Now this does not mean all customization. I primarily talking about customization with regard to the design of an item. There are plenty of opinions on color, size or fit. Just take a look at anybody’s iPhone and you see plenty of different background images and different arrangements of the apps on the screen. Also, people like to choose the color of their iPhone.

It is like buying a couch. I have an opinion on the size of the couch — two-seat, love-seat or three-seat — and the color. I have a preference for the material. But I never have had the desire to change the design. I just choose the one I like.

Same goes for clothes. I love to be able to select on size — it should fit right? — or the color. But I would not want to design it myself. I would like an idiot. I am not a clothes designer and never aspired to become one.

In the end it is about offering customization options which are relevant to people. This could be far reaching — from fit, color, size to material — but it almost never touches the design itself. The design is the domain of the designer. Everybody is fine to keep it that way.

Smart factories

One of the huge opportunities for 3D printing and on-demand manufacturing is the ability to produce in series of one. To me that statement embodies the enormity of the impact of 3D printing on the world of manufacturing. But it also poses challenges and in this post I would like to discuss one of these challenges.

This challenge is how to run a factory when every item flowing through the production process is unique and has their own manufacturing requirements. The production of 10.000 similar items using the same or similar process steps is inherently less complex than producing 10.000 unique products each with their own production steps and requirements. The problem is that planning and tracking so many variations in the production process is too complex for a human — or humans.

In manufacturing or supporting processes like warehousing the focus tend to be on automating process steps to reduce labor costs, create more control, better — consistent — quality and increase capacity. But for on demand manufacturing this is not enough or even a solution. It is about the planning and control of the production process for a product. A factory producing 10.000 or more unique products a day is unique in the world. A new set of problems need to be solved and no readily available solution is available today. Or simply: nobody has done this before.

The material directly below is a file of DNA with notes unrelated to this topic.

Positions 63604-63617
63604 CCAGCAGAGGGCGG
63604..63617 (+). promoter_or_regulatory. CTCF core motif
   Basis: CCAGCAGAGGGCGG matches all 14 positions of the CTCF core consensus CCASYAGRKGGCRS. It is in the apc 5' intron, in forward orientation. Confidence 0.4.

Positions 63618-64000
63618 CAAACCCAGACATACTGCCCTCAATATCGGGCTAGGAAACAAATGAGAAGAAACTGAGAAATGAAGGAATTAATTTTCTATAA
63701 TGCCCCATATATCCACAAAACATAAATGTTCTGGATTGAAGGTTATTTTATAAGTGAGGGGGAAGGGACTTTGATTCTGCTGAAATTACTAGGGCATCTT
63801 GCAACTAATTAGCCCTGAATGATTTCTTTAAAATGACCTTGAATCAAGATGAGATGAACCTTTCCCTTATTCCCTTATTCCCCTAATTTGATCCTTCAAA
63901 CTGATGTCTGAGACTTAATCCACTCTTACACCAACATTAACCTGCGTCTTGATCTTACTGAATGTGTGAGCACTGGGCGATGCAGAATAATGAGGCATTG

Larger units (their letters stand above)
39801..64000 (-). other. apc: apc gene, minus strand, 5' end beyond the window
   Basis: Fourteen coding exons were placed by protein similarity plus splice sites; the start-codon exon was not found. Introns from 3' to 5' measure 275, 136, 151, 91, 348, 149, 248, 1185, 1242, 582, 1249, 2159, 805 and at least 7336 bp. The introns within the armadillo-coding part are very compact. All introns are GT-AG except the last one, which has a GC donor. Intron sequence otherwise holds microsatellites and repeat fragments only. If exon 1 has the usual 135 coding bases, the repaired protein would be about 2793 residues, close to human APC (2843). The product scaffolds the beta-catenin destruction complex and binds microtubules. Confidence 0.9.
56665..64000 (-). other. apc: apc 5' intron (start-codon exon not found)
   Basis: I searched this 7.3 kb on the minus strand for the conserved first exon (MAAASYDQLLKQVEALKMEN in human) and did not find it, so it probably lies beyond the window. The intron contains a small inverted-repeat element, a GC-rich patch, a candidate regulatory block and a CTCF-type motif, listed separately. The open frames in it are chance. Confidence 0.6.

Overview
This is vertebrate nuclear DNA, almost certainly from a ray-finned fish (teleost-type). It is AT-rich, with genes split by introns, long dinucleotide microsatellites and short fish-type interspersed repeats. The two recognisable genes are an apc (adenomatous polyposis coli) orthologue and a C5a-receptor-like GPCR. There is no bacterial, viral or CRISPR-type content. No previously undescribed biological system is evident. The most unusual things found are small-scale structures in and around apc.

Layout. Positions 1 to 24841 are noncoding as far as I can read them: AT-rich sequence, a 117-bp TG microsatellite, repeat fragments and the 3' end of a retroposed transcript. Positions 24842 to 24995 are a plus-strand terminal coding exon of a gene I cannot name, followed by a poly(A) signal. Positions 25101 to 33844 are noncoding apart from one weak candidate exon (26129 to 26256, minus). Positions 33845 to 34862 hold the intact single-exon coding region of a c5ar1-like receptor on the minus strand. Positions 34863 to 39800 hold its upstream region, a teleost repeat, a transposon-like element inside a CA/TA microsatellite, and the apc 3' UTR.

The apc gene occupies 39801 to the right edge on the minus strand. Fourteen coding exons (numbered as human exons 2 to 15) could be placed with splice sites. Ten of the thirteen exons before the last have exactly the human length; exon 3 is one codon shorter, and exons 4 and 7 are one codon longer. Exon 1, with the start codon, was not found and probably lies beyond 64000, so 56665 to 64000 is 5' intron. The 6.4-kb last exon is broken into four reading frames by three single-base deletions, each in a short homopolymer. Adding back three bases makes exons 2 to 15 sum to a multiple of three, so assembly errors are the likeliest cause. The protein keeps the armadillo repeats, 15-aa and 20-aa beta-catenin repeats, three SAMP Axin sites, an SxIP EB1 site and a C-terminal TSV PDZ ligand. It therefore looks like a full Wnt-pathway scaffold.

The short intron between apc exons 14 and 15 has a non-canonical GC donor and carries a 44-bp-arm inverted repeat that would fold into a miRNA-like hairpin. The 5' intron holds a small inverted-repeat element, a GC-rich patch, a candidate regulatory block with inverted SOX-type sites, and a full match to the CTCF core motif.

I envision factories of the future become more self thinking systems and knows their capabilities. Product blueprints enter on one side and finished products end up in the warehouse. The whole operation is run by computer systems and no human is part of the planning or process control.

To be clear humans are still needed. Certain steps are better handled by a human (refill / maintenance of machines or specific process steps like assembly or packing of parts — all depending on the factory setup and supported production steps), but the human is just a resource in the factory. A resource which can be planned and directed by a computer. It is not about fully automating the factory but about the creating a smart factory.

So how does this work? A product production request comes in. Based on the product production requirements a production plan is generated. The production plan contains each step necessary to produce each part and — if applicable — how the product is put together. The production of the product is scheduled based on capacity and necessary process steps. Not only the machine are planned but also human operators where needed. In the end the factory runs itself in the most optimal way based on the incoming production requests.

I like to call this concept the smart factory. I know this term is not unique and if you search on the internet you find many references to smart factories. Mostly related to energy-saving initiatives. But in my mind the smart factory can “think” for itself.